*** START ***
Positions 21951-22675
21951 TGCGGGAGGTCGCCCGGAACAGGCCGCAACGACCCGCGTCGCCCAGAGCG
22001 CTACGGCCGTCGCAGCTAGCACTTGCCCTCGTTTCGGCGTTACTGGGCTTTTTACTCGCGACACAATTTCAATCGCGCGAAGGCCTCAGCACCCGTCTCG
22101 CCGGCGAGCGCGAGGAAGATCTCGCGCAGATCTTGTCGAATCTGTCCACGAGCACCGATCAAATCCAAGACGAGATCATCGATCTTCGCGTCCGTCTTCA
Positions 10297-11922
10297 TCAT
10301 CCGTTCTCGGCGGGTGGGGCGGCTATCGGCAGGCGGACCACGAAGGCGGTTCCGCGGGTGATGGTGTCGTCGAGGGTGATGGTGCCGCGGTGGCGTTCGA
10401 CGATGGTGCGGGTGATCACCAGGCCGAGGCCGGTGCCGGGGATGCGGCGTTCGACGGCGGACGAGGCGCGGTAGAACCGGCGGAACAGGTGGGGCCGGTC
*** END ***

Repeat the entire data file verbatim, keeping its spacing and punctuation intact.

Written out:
Positions 21951-22675
21951 TGCGGGAGGTCGCCCGGAACAGGCCGCAACGACCCGCGTCGCCCAGAGCG
22001 CTACGGCCGTCGCAGCTAGCACTTGCCCTCGTTTCGGCGTTACTGGGCTTTTTACTCGCGACACAATTTCAATCGCGCGAAGGCCTCAGCACCCGTCTCG
22101 CCGGCGAGCGCGAGGAAGATCTCGCGCAGATCTTGTCGAATCTGTCCACGAGCACCGATCAAATCCAAGACGAGATCATCGATCTTCGCGTCCGTCTTCA
Positions 10297-11922
10297 TCAT
10301 CCGTTCTCGGCGGGTGGGGCGGCTATCGGCAGGCGGACCACGAAGGCGGTTCCGCGGGTGATGGTGTCGTCGAGGGTGATGGTGCCGCGGTGGCGTTCGA
10401 CGATGGTGCGGGTGATCACCAGGCCGAGGCCGGTGCCGGGGATGCGGCGTTCGACGGCGGACGAGGCGCGGTAGAACCGGCGGAACAGGTGGGGCCGGTC